NYU’s Center for Global Affairs, Young Professionals in Energy and the Energy Policy International Club hosted the New York and the Future of Cleantech panel, which is part of the Fueling Our Future: The Geopolitics and Economics of Energy in the 21st Century series. The panel was held on Nov. 5.
The discussion and question-and-answer session took place at 6:30 p.m. at the School of Continuing and Professional Studies’ Woolworth Building facility in Downtown Manhattan.
The three panelists discussed how New York City and its corporate entities should use their global prestige to influence sustainable environmental policy globally. The three panelists were David Gilford, vice president and director of the New York City Economic Development Corporation; Tim Hoffman, metro director of Cleantech Open; and Micah Kotch, executive director of The New York City Accelerator for a Clean and Renewable Economy at the Polytechnic Institute of NYU. Simon Sylvester-Chaudhuri, a master’s student in Global Affairs, moderated the event. The growth of the international cleantech, or clean technology, industry was also a talking point.
“When Alice Eckstein and I were putting the Fueling Our Future series together, we thought about how to address the most important energy and environmental topics of our day,” CGA academic director Carolyn Kissanne said. “This is the second year we are running this series and the first year proved to be a great success and we received strong feedback and support for more programming.”
Sylvester-Chaudhuri organized this specific panel. His interests in macroeconomics, globalism and the cleantech industry motivated his work on the event.
“I’ve been really inspired over the last year working in cleantech in New York City,” Sylvester-Chaudhuri said. “I thought it’d be a great opportunity to showcase some the good work that people are doing and look at ways that it could be implemented abroad.”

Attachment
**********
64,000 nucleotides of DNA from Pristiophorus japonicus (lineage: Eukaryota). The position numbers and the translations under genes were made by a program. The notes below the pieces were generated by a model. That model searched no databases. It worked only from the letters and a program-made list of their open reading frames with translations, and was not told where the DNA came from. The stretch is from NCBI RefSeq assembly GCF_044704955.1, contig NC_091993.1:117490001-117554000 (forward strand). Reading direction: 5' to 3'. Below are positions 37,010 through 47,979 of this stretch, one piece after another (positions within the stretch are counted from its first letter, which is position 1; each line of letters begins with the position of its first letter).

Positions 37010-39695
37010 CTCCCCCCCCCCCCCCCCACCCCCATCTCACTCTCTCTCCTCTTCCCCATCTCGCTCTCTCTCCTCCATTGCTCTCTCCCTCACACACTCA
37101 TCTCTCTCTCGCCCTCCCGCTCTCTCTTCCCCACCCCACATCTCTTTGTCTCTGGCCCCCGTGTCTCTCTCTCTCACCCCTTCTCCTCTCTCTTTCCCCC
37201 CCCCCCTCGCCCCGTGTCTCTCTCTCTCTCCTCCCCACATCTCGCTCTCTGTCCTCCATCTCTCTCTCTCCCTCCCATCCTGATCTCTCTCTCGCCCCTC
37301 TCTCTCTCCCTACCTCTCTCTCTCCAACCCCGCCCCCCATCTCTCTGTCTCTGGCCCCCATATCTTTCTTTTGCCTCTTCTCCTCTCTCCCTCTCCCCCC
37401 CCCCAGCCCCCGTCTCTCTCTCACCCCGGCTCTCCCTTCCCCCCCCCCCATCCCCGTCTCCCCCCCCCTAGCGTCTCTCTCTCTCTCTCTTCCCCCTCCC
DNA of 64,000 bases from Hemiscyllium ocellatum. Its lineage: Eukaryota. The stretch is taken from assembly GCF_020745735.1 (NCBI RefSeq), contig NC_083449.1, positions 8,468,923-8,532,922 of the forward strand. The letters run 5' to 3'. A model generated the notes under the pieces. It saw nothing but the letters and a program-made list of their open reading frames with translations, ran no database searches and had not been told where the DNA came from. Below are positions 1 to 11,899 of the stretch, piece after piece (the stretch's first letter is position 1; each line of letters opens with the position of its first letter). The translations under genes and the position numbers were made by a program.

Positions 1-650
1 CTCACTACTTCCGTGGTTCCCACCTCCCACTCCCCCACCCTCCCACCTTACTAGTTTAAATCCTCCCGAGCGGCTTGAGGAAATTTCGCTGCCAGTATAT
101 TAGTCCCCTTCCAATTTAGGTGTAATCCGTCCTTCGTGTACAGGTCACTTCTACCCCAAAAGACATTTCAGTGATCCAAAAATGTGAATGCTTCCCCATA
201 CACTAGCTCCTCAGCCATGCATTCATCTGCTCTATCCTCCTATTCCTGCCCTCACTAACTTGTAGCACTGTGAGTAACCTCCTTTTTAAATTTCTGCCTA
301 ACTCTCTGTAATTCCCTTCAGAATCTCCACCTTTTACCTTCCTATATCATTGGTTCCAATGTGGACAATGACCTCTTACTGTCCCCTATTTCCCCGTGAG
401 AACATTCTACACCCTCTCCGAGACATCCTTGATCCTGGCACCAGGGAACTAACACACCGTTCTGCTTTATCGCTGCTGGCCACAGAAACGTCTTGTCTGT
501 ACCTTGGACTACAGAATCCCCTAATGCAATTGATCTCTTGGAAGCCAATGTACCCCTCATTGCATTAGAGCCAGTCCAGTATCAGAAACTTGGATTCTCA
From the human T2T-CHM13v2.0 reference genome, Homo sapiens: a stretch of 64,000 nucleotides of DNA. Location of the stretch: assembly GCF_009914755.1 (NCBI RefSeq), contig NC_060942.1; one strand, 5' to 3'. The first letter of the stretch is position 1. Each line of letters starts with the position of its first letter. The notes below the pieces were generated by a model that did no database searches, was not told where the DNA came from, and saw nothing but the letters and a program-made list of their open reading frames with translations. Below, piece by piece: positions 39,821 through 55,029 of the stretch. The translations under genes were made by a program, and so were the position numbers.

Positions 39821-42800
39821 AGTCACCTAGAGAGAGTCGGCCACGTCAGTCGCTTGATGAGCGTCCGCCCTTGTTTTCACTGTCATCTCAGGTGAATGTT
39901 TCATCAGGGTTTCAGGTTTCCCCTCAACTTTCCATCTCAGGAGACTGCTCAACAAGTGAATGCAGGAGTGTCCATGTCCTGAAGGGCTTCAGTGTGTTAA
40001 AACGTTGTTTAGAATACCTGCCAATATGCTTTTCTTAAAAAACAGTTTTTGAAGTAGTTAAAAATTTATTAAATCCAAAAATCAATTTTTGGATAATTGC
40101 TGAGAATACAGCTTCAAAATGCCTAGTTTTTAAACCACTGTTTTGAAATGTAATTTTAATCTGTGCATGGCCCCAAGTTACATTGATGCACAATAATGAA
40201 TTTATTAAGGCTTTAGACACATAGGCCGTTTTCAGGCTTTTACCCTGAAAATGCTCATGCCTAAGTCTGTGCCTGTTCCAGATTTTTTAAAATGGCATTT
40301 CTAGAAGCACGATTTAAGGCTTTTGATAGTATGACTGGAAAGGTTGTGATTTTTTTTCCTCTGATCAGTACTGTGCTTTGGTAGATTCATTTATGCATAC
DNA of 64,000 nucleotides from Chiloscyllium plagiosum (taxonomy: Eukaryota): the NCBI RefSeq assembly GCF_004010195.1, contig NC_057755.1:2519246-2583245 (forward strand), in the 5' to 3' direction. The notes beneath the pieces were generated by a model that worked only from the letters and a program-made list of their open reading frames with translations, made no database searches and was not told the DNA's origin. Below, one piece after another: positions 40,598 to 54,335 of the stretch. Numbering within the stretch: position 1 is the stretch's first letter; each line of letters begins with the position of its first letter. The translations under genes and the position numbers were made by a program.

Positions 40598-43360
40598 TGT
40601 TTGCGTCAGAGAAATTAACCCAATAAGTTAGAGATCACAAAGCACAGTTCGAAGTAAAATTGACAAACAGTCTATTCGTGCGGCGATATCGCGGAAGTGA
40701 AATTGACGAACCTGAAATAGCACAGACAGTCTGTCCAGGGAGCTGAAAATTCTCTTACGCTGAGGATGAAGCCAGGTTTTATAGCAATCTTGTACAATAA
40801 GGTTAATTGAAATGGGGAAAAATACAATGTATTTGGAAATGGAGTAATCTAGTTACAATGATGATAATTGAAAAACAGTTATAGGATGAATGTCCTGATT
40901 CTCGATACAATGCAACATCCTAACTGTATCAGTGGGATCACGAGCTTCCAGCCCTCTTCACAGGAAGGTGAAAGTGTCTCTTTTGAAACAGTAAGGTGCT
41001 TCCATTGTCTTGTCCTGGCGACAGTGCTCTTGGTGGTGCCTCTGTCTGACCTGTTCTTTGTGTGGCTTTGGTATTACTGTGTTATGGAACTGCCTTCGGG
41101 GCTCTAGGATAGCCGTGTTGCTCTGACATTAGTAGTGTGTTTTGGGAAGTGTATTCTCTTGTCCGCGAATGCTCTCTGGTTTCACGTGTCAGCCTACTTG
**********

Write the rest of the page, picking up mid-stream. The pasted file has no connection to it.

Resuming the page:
All three panelists said New York is leading the American cleantech industry and expressed a hope that New York City’s next mayor continues to expand the Bloomberg administration’s environmental policies.
Despite this, they said there is still a lot of environmental work to be done. They called upon young entrepreneurs and students to embrace the environmental struggle and work toward global solutions.
“There’s a lot of pessimism that has seeped into this country,” Hoffman said. “Around the world, cleantech is booming. The problems that clean tech has the opportunity to solve aren’t going away.”
The panelist also called on higher education to adapt to the times and foster a sense of environmental efficacy. The university and NYU President John Sexton, in particular, were highlighted for their continued efforts to modernize make the school green.
Sylvester-Chaudhuri said he was pleased with the results of the panel.
“I thought all the panelists gave a great perspective from their shoes of working in the private sector, working the ground with companies and entrepreneurship programs and also working from a city perspective,” Sylvester-Chaudhuri said.
Fueling Our Future’s next public event is The Last Frontier: Security, Resources and Politics in the Arctic at NYU Washington, D.C.
A version of this article appeared in the Wednesday, Nov. 6 print edition. Andrew Spohn is a staff writer. Email him at [email protected]